Act Locally » May 31, 2007
Fighting Corporate Copper in Bougainville
Multinational polluter Rio Tinto sued under Alien Tort Claims Act for causing deaths of 10,000 Papua New Guineans
Bougainville, a small Pacific island belonging to Papua New Guinea in the volcanic “Ring of Fire,” has had a rough go of it. It endured a series of colonialist regimes (including Germany, Japan and Australia), was blitzed by U.S. forces during World War II, and has been assaulted by tsunamis, most recently on April 1. It also suffered one of history’s most brutal rapes of natural resources–the massive Panguna copper mine run by a subsidiary of the multinational mining giant Rio Tinto from 1972 until 1988.
Now, it appears Bougainville residents may finally get a measure of justice against the forces that caused extensive deforestation, pollution and military repression that allegedly led to the deaths of more than 10,000 islanders.
A lawsuit filed under the Alien Tort Claims Act of 1789, which allows foreign nationals to sue corporations in U.S. courts, demands Rio Tinto remedy environmental devastation from the mine and pay restitution to tens of thousands of residents who were displaced, sickened or lost family members from either the mine’s operations or the decade of war that raged after an uprising forced its closure.
The lawsuit was filed in 2000 in San Francisco, since Rio Tinto has a subsidiary called Rio Tinto Borax located in the Mojave Desert in California. In 2002, the suit was dismissed at the behest of the State Department, which argued it would interfere with the country’s peace process that in 2005 resulted in the election of Bougainville’s first autonomous government.
In April, the U.S. Court of Appeals, against the wishes of the Bush administration, affirmed its 2006 decision that the lawsuit could proceed.
“If the case does go forward, the company intends to establish that the plaintiffs’ allegations against Rio Tinto are false and that Rio Tinto is not liable for the injuries that the plaintiffs claim,” says company spokesperson Christina Mills, who declined to comment further.
Berman says Rio Tinto will likely try to take the case to the U.S. Supreme Court. “This certainly is a lead case now in the issue of deference to the State Department,” says Berman. “Usually if the government says we don’t want this case to go forward, it won’t go forward. But this court said it won’t defer to the Executive Branch.” Since 1993, approximately 36 human rights abuse suits have been filed against corporations under the Act. More than half have been dismissed, but others have resulted in large financial settlements.
Bougainville is located at the far western tip of the Solomon Islands archipelago about 500 miles from mainland Papua New Guinea, and its residents are ethnically and culturally distinct from those of the mainland.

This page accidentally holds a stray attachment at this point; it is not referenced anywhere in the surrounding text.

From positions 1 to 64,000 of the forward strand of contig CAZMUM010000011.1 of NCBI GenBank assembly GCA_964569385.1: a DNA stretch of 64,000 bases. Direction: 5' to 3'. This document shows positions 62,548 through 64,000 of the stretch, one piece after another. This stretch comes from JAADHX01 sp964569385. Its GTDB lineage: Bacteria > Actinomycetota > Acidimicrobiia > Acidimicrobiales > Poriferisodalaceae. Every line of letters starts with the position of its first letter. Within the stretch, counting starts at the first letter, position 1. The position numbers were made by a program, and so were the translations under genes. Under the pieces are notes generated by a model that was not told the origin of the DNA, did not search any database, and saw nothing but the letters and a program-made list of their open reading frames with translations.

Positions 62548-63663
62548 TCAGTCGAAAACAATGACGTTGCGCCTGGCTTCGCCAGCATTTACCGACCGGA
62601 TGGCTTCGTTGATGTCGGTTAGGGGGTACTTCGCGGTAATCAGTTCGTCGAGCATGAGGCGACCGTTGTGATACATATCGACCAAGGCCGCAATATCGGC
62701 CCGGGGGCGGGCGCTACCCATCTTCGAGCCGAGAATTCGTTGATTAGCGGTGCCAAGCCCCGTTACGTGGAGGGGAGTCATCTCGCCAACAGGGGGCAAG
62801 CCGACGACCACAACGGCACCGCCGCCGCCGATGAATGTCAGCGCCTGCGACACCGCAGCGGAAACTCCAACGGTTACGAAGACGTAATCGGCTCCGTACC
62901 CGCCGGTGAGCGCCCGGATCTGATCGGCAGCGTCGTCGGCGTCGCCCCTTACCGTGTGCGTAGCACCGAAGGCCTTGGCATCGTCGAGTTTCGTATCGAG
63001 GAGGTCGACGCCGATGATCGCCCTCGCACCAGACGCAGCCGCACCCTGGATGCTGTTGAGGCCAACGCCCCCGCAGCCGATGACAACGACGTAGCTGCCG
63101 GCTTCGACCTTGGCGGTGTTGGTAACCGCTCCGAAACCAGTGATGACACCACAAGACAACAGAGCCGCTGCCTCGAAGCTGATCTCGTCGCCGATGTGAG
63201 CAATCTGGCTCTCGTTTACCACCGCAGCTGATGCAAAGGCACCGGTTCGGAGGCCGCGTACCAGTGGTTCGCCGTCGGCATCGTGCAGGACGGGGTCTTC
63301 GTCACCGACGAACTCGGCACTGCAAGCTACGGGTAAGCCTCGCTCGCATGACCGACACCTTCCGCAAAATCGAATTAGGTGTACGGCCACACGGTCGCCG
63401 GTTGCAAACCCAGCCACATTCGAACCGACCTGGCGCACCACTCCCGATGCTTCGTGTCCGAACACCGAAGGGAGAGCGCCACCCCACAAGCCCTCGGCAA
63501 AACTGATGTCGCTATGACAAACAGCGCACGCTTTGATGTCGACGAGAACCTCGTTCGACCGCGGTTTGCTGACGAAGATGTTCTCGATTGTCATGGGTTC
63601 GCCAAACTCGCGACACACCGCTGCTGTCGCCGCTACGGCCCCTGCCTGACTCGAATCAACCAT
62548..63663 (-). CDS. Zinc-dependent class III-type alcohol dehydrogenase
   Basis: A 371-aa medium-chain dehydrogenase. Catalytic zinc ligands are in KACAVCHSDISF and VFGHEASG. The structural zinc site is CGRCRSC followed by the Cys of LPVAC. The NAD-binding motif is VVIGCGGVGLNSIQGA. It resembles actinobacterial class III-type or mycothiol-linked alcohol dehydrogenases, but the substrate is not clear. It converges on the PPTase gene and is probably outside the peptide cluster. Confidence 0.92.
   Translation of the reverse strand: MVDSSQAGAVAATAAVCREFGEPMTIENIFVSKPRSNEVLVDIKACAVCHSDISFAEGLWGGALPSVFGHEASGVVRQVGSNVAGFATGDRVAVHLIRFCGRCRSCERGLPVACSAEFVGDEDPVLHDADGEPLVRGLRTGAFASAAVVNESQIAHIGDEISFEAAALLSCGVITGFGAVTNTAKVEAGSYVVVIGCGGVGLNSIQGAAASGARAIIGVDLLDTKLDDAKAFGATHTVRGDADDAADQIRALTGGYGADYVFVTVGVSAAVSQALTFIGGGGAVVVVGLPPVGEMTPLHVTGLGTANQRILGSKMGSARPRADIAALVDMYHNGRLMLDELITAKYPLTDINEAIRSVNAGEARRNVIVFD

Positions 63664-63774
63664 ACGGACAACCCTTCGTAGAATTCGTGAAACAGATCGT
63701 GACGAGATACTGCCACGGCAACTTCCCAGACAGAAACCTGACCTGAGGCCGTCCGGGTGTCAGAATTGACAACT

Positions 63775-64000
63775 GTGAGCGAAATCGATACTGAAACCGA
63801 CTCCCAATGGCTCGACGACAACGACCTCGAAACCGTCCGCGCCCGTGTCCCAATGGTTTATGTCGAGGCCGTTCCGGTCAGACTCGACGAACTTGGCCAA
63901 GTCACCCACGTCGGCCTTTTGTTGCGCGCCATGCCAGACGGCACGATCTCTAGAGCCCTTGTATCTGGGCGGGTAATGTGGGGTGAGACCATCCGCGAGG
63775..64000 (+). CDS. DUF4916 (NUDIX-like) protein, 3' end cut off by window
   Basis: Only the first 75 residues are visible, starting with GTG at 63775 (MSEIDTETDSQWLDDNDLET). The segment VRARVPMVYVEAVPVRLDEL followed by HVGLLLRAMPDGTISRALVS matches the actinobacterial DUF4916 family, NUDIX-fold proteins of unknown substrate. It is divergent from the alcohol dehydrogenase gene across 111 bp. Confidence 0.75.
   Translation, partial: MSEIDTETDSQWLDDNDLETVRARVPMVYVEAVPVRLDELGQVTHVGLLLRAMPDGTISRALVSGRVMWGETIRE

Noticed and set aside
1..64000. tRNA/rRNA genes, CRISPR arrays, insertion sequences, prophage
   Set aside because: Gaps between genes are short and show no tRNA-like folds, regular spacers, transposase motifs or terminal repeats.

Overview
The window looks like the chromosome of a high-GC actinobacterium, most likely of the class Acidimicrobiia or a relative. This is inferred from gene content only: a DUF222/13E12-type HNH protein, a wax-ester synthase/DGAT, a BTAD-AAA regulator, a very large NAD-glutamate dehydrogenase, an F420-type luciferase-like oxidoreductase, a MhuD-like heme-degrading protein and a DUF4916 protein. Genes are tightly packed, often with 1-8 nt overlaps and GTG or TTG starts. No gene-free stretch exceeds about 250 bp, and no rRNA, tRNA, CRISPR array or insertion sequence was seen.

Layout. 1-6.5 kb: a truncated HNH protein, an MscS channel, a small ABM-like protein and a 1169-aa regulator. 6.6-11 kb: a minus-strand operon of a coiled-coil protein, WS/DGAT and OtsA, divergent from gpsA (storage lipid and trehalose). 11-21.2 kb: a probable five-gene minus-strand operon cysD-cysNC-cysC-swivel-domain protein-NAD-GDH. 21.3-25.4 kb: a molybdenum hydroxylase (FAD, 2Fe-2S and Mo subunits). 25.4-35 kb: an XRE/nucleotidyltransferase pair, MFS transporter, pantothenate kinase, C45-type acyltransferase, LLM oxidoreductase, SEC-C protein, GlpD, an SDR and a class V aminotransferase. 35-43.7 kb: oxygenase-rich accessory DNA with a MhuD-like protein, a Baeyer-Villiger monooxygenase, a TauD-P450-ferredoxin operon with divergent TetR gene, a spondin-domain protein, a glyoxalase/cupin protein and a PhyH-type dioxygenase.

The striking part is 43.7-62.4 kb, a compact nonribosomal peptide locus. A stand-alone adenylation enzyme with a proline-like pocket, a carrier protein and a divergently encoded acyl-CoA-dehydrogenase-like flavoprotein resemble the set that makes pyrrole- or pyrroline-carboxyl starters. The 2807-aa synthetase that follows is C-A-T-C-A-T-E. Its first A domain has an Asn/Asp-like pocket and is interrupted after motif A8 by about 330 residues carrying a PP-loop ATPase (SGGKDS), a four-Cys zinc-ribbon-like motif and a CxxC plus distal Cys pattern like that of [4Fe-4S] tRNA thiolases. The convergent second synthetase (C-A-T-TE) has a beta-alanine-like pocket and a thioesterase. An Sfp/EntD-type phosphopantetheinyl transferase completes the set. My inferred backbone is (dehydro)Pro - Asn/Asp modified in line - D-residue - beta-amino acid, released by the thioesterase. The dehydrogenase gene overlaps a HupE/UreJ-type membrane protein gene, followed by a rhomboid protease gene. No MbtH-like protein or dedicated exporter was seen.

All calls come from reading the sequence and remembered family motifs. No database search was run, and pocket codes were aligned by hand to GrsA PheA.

The copper lode has been central to Bougainville’s struggle for independence from Papua New Guinea, which itself won independence from Australia in 1975 but refused to grant Bougainville independence for fear of losing the mineral resources.
In November 1988, militants forced the mine to close through blowing up power pylons and other acts of sabotage. For a decade following the mine’s closure, a war raged between the Bougainville Revolutionary Army and Papua New Guinean and Australian military forces trying to quell the independence movement and reopen the mine. By the time a ceasefire was signed in 1998, more than 10,000 Bougainville residents–about one-tenth of the island’s population–had been killed.
The lawsuit alleges that, in addition to the 10,000 dead, the mine also caused the destruction of a way of life–the matrilineal tribal and subsistence fishing and farming culture that earned it the name “Sacred Island.” “A deep sense of social malaise set in, which expressed itself in clan tensions, depression, alcohol abuse, rage, traffic accidents and incidents of violence–all distress signals of a people severed from their roots,” the suit claims.
The suit quotes tribal leader Perpetua Serero, who says, “We don’t grow healthy crops anymore, our traditional customs and values have been disrupted and we have become mere spectators as our earth is being dug up, taken away and sold for millions.”
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Kari Lydersen, an In These Times contributing editor, is a Chicago-based journalist and instructor who currently works at Northwestern University. Her work has appeared in the New York Times, the Washington Post, the Chicago Reader and The Progressive, among other publications. Her most recent book is Mayor 1%: Rahm Emanuel and the Rise of Chicago's 99 Percent. She is also the co-author of Shoot an Iraqi: Art, Life and Resistance Under the Gun and the author of Revolt on Goose Island: The Chicago Factory Takeover, and What it Says About the Economic Crisis. Look for an updated reissue of Revolt on Goose Island in 2014. In 2011, she was awarded a Studs Terkel Community Media Award for her work. She can be reached at [email protected]
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